Insect butter container prototype. Image via Biteback.

From soap to bread, palm oil appears in nearly 50% of consumer products. It’s the most widely consumed oil and the most efficient source of vegetable oil.

But palm oil production is also a leading cause of deforestation. In Southeast Asia more than 6 million hectares (roughly half the size of the UK) has been turned into palm plantations in the past 10 years.

How to handle this dire situation?

Biteback wants to replace palm oil with insect oil. The company was founded by a group of Indonesian students and grows and harvests mealworms to extract their oil.

Among the benefits are a reduced stress on the land—insect oil produces 7 times more oil per acre as compared to palm oil—and the presence of vitamins and nutrients such as iron and protein, absent in traditional vegetable oils. With oil properties meeting or exceeding those of palm oil, Biteback Insect Oil is both a strong competitor in a global oil market and a smart solution to the problems caused by palm oil deforestation.

For those skeptical about eating bugs, Biteback has performed extensive tests to make sure there’s no insect aftertaste. Biteback has begun to collaborate with R&D departments at Europe’s top food companies to help ween them off palm oil. Various European chefs have also expressed interest in using the product for cooking. But the product’s potential is not limited to food. Biteback is also urging cosmetic companies, especially eco-friendly ones, to swap palm oil for insect oil.

biteback-insect-oilInsect oil bottle prototype and the case for mealworm oil. Image via Biteback.

Biteback Insect Oil was awarded the runner-up prize at the 2016 global Thought For Food Summit in Switzerland. They were also selected to participate in Start Up Boot Camp FoodTech in Rome Thanks to the media attention and funding brought about by their recent success, they are optimistic about their potential to attract the investment necessary to begin full scale production in 2017.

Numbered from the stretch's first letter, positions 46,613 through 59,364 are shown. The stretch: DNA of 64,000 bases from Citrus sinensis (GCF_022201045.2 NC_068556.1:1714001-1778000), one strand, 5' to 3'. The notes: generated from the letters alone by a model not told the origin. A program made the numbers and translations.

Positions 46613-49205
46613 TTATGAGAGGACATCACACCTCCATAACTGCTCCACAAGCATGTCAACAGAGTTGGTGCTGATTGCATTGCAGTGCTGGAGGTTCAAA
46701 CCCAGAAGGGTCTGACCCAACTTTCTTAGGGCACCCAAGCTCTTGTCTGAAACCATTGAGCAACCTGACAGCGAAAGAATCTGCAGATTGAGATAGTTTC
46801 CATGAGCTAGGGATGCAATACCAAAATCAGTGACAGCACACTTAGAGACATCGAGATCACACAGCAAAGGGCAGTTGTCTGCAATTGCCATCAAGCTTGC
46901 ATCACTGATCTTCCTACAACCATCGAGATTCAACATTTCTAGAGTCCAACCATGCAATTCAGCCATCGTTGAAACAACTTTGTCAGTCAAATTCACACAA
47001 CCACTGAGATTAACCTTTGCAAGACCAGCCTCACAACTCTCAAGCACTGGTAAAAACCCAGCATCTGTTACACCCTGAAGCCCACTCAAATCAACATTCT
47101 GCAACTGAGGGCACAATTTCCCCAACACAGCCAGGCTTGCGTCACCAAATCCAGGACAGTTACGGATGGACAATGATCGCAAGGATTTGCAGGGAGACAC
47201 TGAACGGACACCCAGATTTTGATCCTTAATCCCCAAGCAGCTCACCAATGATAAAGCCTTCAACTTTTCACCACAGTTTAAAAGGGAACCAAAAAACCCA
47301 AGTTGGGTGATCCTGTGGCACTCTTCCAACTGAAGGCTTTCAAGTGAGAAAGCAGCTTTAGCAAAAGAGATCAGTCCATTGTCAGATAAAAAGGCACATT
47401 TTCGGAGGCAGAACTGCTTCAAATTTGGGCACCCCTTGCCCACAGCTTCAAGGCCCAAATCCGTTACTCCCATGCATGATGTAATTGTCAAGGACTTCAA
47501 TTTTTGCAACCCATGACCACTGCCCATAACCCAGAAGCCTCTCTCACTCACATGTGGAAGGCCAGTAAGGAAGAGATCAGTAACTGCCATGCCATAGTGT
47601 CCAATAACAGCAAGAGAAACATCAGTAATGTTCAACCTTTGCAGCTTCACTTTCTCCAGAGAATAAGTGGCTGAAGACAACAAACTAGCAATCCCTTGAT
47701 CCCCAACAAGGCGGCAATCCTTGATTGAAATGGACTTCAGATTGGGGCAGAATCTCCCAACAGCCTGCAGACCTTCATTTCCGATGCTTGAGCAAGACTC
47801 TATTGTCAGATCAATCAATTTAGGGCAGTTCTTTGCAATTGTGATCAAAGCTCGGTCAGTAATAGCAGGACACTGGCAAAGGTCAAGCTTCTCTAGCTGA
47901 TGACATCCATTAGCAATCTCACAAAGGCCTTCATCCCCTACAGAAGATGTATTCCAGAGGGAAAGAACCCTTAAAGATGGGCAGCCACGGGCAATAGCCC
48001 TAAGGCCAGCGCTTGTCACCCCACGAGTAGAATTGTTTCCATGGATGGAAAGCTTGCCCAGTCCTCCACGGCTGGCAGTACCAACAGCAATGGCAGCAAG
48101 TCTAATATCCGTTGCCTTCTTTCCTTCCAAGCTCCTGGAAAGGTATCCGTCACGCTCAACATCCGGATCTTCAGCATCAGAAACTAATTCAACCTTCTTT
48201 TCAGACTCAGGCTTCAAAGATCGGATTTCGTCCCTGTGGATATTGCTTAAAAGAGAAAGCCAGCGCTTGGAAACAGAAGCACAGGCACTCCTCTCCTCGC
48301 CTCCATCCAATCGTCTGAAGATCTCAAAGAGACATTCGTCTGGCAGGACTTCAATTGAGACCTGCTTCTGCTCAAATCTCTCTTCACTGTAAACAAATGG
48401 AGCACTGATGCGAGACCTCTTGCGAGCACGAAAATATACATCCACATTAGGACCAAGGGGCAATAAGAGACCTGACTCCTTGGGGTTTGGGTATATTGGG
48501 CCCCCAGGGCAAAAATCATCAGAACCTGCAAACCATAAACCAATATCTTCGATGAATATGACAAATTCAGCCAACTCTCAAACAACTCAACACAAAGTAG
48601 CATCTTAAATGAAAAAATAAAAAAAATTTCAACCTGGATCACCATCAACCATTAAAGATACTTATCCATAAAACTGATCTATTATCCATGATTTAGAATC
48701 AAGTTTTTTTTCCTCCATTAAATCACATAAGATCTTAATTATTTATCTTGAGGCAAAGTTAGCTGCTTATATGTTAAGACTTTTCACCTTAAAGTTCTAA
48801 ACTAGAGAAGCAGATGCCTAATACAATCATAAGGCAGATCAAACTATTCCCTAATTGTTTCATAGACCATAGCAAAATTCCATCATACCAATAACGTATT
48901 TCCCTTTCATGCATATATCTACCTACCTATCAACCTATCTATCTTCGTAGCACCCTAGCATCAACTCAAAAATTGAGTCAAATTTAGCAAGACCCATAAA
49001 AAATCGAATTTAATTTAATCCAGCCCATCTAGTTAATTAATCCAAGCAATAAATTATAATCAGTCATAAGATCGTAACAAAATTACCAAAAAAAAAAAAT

Are you working on a project that will impact the future of food? Thought For Food wants to hear from you! Thought For Food is a global movement that empowers and supports university students from around the world to create solutions to feeding 9 billion people by the year 2050. Last year’s judges include representatives from IDEO, Village Capital, AgFunder, Openbox, and FoodFresh. The 2017 contest is now open and accepting entries until January 15th, 2017.

  • FMN

    Interesting, what about other issues:
    * Energy input to produce per gallon oil?
    * The feed stock those insects are eating is also sustainably sourced?
    * Is it halal and kosher to cater to nearly 2 billion religious market?
    * How’s this animal fat going to appeal to vegan?
    * Ethical question like overworked and cruel treatment of insects?
    * Is it another GMO (genetically modified organism) food?
    * Is it also another type of Frankenfood?
    * Long term effect on consuming human?
    * What’s the guarantee that those insects are free from plague and infectious disease?
    * What’s the RSPO-equivalent body to oversee all of above concern?

    • Joon Young Kim

      *Already mentioned in this article.
      *Insects can thrive on crop residues and food waste that humans can’t consume. (Well, that’s how livestock works as well, but insect is more efficient.)
      *Old testament allows insect consumption. And before that, you should cite religious restriction on these procducts.
      *Not much. But there is environmental argument which is lesser of two evil.
      *Depends where it’s fed GMO food. There hasn’t been much on modified edible bugs except silkworms.
      *Nope. Totally natural.
      *Ask over 2 billions who have consumed bugs for thousands of years.
      *That’s why there have been safety regulation. Infact, insects are much safer and easier to maintain. They like to be crowded in small space. Almost no room for stress.
      *Probably animal welfare department. There has been movement among several government for regulating edible insects.